New York City divests from fossil fuels; sues oil majors
By Flannery Winchester
“When I woke up on October 30, 2012, I was met with a Lower East Side that had no power, no communication, no heat, no water.” Damaris Reyes, a Lower East Side native and executive director of GOLES, shared her memories of Hurricane Sandy’s devastation at a press conference on Jan. 10. Climate change became real for her that day, more tangible and terrifying than ever before. “Sandy was my wake-up call,” she said.
“Climate change is real. It’s a painful, horrible reality,” said Mayor Bill de Blasio, acknowledging the 44 lives Hurricane Sandy took in New York City and the $19 billion of damage it inflicted. “That is the face of climate change—that’s what it means in human and real terms. That’s why we have to do everything we can to stop it.”
Reyes’s testimony and Mayor de Blasio’s opening remarks set the stage for these incredible announcements: New York City will divest its pension funds from fossil fuels. It will be the first major U.S. city to do so, and an estimated $5 billion of investments will be divested. The city will also take BP, Exxon Mobil, Chevron, ConocoPhillips, and Shell to federal court over their contributions to climate change.
“Let’s be clear: this is a fight we’re in the middle of right now. This city is standing up and saying, ‘We will take our own action. We’re not waiting,’” Mayor de Blasio said. “We hope that when we act, others will follow because they see the biggest city in this country decisively moving forward.”
A win for climate and environmental justice
After sharing the details of the divestment and the lawsuit, Mayor de Blasio then introduced Bill McKibben and Naomi Klein, calling them “some of the folks who sounded this alarm earliest, who spoke most passionately for this change.”
McKibben began by thanking his colleagues at 350.org and people in the climate justice movement who have worked to make these actions possible. “You have sent a global signal today,” he said, a signal telling the world that we need decisive, major action, and that cities, states and provinces can take that action. “Science and economics and morality are on the side of this city, and so it will eventually win. We hope it will win in time.”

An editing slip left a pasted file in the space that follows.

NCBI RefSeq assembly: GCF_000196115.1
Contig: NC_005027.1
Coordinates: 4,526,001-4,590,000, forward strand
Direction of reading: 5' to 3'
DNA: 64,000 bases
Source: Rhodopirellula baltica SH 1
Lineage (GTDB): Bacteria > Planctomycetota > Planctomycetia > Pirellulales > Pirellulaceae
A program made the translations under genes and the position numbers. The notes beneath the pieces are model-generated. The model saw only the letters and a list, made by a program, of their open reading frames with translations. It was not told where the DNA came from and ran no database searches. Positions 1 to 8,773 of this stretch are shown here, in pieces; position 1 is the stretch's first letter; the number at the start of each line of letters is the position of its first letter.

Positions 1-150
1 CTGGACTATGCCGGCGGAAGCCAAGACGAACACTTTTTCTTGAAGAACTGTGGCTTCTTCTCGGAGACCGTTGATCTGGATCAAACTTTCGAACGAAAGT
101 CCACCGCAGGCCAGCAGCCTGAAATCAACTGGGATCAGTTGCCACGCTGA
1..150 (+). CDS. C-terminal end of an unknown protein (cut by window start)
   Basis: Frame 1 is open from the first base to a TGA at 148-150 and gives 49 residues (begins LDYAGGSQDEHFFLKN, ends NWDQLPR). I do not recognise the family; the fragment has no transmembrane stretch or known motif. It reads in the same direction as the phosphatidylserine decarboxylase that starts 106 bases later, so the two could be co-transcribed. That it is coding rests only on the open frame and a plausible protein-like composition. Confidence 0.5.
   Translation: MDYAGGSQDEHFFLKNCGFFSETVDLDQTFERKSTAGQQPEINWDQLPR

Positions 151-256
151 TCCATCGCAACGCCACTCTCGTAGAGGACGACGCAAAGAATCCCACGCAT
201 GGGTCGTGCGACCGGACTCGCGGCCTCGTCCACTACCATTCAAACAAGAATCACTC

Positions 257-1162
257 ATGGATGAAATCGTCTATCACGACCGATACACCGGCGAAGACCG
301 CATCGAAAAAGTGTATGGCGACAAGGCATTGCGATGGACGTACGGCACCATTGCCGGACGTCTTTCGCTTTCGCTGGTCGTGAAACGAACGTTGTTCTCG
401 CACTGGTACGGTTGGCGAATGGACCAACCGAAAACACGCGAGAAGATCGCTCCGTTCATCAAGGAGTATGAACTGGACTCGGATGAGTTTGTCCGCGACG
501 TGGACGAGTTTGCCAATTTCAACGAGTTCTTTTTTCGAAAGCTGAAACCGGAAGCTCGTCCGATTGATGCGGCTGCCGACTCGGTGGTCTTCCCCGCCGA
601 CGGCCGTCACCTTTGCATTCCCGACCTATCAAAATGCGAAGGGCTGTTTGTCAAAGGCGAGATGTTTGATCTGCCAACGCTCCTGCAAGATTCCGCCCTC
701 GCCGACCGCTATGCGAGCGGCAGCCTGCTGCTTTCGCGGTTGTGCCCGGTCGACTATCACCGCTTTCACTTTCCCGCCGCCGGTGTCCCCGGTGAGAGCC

McKibben said he hoped the Empire State building would be lit up green that night. “Green for the money that New Yorkers are going to save, but green for the planet that New Yorkers today are doing so much to protect.”
Naomi Klein spoke next, saying, “What is happening here is about changing the economics of energy, speeding the transition from dirty to clean,” Klein said. “It is also about something else: it is about justice. It represents a collective victory for the amazing climate justice movement in this city and around the world.” She called out UPROSE, NYC Environmental Justice Alliance, New York Renews, and national and global groups.
“Justice means that the corporate interests that did the most to get us into this mess, with their pollution, with their campaigns of lies and willful misinformation, are going to have to pay their true share of the tremendous costs of climate disruption and long delayed transition,” Klein explained.
“Right now we have it absolutely upside down and backwards. As it stands, the costs of sea level rise and ferocious and unprecedented weather events are being offloaded onto the public, with taxpayers stiffed with the ever-ballooning costs.” As governments try to absorb those costs, Klein said, it limits what is available for schools, housing, transit, and other necessities, which also increases the burden on frontline communities. “In short, the status quo means that the poor are paying the polluters over and over again to get even richer. It is a world upside down, but today we take a major step in turning it right side up.”
She continued, “As of today, everyone needs to up their ambition: Be bolder. Move faster. It’s what our planet requires, and it’s what justice demands.”
The press conference continued with remarks from Naomi Ages with Greenpeace; Letitia James, the Public Advocate for the City of New York; Michael Mulgrew, President of the United Federation of Teachers; and others who played a part in these historic steps.
Celebration and support
These moves, particularly the choice to divest billions of dollars from fossil fuels, send a strong economic signal away from carbon-intensive fuels. As we say in our core values, we’re focused on carbon pricing as an effective way to send that message, but we know it will not solve the problem entirely. We’re deeply appreciative of the work that our friends in other groups are doing, and we’re happy to celebrate their success!
“Climate change is such a large, complex problem that we need people working on many different fronts of the fight,” said Stephanie Doyle, CCL’s National Outreach and Partnership Coordinator. “As CCL volunteers advance the conversation in the halls of Congress, the tireless efforts of leaders like McKibben, Klein, and community organizers across the country show the urgency of this issue and continue to raise its profile on the national stage.”
She added, “These announcements are a major win for climate action and a great way to start off 2018.”
To learn more about the intersection of climate and justice issues, as well as how you can work in conjunction with EJ groups, watch this presentation from Citizens’ Climate University. You can also join CCL’s Climate and Environmental Justice Action Team.